When fly fishing, wading through the current is the best way to get to those hard to reach holes where fish are holding. However, navigating swift currents can be tricky. Today, I’ve provided you with some tips to help ensure you don’t slip and injure yourself—or worse, get carried downriver—the next time you’re wading through the waters in search of trophy trout.

One important thing to remember when wading in a river is to go slow. While this obviously entails being careful while wading, it also means taking time to evaluate current conditions, especially when you are fishing unfamiliar waters. When entering the river and moving through the water, make your moves slow and controlled to minimize the risk of falling. As you practice this, it will steadily become second nature, but wading is always slower than traveling on dry land, and as the hazards become greater, your approach demands a bit more caution.

Aside from moving slowly, standing firm by creating a wide stance when you’re on a slippery surface is smart. To do this, stand so your feet are shoulder-width apart and flex your knees to lower your center of gravity. By having your feet wide apart, your slipping foot tends to shift your center of balance to the opposite foot. Learn to never cross your feet, but slide them instead. This method may feel awkward at first, but practice will make it feel natural. With wading experience and practice you’ll find that you’ll be able to wade faster when implementing this technique.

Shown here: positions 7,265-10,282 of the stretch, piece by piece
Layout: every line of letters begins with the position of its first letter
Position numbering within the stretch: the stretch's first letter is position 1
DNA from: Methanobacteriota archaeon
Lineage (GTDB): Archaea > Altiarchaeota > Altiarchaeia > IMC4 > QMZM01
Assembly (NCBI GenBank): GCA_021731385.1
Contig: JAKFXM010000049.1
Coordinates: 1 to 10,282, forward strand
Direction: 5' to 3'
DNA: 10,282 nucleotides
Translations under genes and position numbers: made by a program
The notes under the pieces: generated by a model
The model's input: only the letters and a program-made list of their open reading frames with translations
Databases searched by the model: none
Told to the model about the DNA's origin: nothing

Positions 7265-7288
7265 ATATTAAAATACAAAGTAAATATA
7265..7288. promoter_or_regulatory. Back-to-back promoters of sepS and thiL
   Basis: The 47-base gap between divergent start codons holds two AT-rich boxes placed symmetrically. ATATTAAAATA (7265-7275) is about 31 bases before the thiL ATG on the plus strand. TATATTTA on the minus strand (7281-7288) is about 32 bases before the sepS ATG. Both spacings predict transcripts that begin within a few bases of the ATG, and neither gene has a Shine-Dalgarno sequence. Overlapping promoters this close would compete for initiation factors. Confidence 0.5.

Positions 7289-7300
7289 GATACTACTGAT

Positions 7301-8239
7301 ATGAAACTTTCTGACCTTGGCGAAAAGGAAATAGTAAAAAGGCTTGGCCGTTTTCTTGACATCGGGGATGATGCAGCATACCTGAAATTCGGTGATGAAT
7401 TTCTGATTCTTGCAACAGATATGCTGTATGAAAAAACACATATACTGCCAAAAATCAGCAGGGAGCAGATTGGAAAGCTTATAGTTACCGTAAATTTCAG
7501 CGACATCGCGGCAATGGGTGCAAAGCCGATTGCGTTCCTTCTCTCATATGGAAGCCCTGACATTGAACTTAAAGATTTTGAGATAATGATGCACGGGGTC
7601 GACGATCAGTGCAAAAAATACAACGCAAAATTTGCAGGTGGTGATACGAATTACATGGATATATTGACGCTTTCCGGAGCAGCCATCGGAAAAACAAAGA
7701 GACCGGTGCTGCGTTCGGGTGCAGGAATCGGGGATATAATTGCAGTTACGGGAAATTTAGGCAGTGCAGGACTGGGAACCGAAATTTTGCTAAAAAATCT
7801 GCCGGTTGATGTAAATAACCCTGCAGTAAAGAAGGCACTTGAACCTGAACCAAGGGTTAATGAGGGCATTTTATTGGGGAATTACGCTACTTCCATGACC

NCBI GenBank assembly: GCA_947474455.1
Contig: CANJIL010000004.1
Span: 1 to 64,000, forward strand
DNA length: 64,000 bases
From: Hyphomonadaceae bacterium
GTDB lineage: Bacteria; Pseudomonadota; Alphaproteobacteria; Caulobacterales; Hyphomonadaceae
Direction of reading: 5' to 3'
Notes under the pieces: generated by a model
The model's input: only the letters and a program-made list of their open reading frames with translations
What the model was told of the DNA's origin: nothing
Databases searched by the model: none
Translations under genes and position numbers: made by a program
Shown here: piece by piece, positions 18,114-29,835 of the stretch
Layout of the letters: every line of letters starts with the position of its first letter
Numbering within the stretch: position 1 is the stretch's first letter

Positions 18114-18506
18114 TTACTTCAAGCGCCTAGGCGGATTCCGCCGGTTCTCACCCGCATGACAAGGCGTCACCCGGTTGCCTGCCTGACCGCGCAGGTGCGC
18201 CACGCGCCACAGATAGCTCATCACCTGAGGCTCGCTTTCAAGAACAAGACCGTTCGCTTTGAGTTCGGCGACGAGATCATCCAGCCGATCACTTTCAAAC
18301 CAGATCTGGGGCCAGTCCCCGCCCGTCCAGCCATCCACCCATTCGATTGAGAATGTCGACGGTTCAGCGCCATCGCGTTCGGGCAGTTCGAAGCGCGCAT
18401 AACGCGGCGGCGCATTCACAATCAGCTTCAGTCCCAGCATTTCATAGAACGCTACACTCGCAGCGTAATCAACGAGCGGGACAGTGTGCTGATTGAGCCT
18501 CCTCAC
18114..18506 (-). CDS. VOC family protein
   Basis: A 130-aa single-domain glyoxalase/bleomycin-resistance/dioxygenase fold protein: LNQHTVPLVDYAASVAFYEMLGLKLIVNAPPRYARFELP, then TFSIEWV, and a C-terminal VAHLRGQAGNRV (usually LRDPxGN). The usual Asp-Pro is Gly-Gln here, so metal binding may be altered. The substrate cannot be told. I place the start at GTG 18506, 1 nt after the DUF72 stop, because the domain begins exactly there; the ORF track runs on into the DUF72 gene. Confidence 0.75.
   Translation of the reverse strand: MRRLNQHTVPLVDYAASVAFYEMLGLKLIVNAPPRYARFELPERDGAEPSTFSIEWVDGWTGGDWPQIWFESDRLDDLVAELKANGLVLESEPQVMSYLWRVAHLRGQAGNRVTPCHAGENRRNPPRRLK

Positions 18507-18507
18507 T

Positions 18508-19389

Foot placement and balance are other critical elements of safe wading. Typically, your foothold will not be flat and uniform on the river, like a floor, so you must adjust your foot position. Your foot may need to be turned inward or outward, up or down, in order to fit a given foothold, and most of the time, this foothold will be very small. Furthermore, you’ll find that placing your foot in a secure foothold among cobbles or boulders is most secure when you stand on the arch of your foot, rather than the ball.

If you’re constantly searching for balance, or your foot is constantly slipping from your chosen foothold, then it’s time to evaluate your foot placement and determine whether you are fitting the terrain or hoping that the terrain is fitting your step. Time is the best teacher when it comes to recognizing the feel of secure footholds, so the more you practice wading the easier wading will become. Be sure to stop by for Part Two of this series, where we’ll explore more tips on how to safely wade a river.